March 6, 2015

The Printing Press and Legal Culture

From Hart Publishing, a new book on the impact of the printing press on lawyers and legal culture. David J. Harvey, a New Zealand District Court Judge and a part-time lecturer at the Faculty of Law, University of Auckland, has published The Law Emprynted and Englysshed: The Printing Press as an Agent of Change in Law and Legal Culture 1475-1642.  (£70.00)

Here is a description of the content from the publisher's website:

What impact did the printing press – a new means of communicating the written word – have on early modern English lawyers? This book examines the way in which law printing developed in the period from 1475 up until 1642 and the start of the English Civil War. It offers a new perspective on the purposes and structures of the regulation of the printing press and considers how and why lawyers used the new technology. It examines the way in which lawyers adapted to the use of printed works and the way in which the new technology increased the availability of texts and books for lawyers and the administrative community. It also considers the wider humanist context within which law printing developed. The story is set against the backdrop of revolutionary changes in English society and the move not only to print the law, but also increase its accessibility by making information available in English. The book will be of interest to lawyers and legal historians, print and book historians and the general reader.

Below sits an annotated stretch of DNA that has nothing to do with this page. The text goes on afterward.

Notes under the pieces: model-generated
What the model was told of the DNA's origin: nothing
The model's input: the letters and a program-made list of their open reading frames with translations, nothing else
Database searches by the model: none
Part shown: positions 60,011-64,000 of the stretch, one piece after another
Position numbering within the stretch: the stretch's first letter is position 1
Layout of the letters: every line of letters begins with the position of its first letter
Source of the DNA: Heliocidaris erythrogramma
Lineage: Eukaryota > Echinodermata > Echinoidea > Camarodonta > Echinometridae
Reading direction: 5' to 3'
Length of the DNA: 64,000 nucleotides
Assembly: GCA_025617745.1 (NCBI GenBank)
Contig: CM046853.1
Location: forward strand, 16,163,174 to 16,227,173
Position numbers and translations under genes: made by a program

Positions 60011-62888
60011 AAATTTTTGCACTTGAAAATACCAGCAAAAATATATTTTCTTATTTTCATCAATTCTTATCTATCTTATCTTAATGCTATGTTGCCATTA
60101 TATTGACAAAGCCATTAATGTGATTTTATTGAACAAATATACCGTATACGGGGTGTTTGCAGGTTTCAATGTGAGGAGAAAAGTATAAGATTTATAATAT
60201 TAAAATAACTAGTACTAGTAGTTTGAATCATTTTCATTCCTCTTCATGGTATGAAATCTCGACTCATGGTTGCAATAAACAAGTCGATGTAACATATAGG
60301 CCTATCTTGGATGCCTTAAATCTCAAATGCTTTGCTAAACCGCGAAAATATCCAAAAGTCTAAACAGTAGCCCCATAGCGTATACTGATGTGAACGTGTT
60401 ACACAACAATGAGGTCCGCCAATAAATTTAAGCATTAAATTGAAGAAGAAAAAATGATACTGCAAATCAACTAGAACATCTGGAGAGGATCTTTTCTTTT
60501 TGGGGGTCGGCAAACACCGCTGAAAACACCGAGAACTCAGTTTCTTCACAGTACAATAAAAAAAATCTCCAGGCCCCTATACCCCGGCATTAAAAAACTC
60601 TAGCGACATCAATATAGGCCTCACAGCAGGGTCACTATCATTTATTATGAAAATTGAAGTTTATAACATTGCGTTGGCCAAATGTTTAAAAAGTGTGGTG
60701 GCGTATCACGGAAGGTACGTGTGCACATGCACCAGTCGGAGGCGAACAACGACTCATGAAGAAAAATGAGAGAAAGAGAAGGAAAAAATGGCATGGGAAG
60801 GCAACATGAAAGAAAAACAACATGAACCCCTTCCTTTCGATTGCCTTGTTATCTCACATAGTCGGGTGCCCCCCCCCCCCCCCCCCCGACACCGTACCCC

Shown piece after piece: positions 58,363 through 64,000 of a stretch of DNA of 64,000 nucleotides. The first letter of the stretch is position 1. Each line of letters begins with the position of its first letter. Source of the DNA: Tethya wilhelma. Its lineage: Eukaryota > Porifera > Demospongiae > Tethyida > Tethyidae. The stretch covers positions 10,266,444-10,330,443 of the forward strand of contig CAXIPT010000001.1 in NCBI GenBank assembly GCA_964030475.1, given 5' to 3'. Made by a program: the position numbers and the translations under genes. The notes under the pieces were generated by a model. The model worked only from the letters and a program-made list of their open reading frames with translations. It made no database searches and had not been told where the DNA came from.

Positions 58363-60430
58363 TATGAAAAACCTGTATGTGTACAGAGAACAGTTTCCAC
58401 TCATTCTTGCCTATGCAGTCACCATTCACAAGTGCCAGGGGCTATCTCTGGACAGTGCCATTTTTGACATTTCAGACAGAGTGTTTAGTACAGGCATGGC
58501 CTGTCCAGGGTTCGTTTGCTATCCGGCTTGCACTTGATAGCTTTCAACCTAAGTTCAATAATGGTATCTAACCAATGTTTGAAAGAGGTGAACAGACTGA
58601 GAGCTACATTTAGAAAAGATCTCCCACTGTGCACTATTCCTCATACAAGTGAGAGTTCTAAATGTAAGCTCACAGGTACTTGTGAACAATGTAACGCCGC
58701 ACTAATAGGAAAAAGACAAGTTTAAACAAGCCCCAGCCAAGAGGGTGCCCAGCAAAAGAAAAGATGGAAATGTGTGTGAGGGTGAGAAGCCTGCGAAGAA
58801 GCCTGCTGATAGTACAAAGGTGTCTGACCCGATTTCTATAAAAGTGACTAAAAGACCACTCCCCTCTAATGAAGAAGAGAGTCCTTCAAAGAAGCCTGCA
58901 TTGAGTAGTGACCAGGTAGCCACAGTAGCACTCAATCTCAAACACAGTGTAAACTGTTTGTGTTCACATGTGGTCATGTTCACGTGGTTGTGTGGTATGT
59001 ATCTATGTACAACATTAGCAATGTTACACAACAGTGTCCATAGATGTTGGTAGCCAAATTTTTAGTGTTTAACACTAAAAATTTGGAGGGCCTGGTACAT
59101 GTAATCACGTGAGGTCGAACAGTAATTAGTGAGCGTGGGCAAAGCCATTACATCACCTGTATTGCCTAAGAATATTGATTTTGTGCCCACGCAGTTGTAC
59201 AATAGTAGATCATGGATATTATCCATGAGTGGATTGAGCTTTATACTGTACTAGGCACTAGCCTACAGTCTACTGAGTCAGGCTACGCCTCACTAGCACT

Link to the table of contents.

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